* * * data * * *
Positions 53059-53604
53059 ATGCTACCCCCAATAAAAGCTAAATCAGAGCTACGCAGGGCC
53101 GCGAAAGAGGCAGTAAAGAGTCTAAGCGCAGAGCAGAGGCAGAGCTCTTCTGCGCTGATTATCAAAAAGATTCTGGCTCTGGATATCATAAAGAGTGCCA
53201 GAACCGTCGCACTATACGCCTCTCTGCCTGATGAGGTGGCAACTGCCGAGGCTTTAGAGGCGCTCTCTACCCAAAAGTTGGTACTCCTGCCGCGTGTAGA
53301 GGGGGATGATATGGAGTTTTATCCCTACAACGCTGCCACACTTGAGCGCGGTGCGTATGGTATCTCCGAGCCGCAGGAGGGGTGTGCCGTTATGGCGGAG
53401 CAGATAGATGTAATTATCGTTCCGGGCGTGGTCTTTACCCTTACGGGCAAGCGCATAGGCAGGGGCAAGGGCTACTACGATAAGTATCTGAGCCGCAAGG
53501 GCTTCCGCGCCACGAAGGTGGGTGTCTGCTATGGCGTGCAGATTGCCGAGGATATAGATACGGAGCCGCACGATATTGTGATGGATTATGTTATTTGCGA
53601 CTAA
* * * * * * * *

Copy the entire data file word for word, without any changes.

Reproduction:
Positions 53059-53604
53059 ATGCTACCCCCAATAAAAGCTAAATCAGAGCTACGCAGGGCC
53101 GCGAAAGAGGCAGTAAAGAGTCTAAGCGCAGAGCAGAGGCAGAGCTCTTCTGCGCTGATTATCAAAAAGATTCTGGCTCTGGATATCATAAAGAGTGCCA
53201 GAACCGTCGCACTATACGCCTCTCTGCCTGATGAGGTGGCAACTGCCGAGGCTTTAGAGGCGCTCTCTACCCAAAAGTTGGTACTCCTGCCGCGTGTAGA
53301 GGGGGATGATATGGAGTTTTATCCCTACAACGCTGCCACACTTGAGCGCGGTGCGTATGGTATCTCCGAGCCGCAGGAGGGGTGTGCCGTTATGGCGGAG
53401 CAGATAGATGTAATTATCGTTCCGGGCGTGGTCTTTACCCTTACGGGCAAGCGCATAGGCAGGGGCAAGGGCTACTACGATAAGTATCTGAGCCGCAAGG
53501 GCTTCCGCGCCACGAAGGTGGGTGTCTGCTATGGCGTGCAGATTGCCGAGGATATAGATACGGAGCCGCACGATATTGTGATGGATTATGTTATTTGCGA
53601 CTAA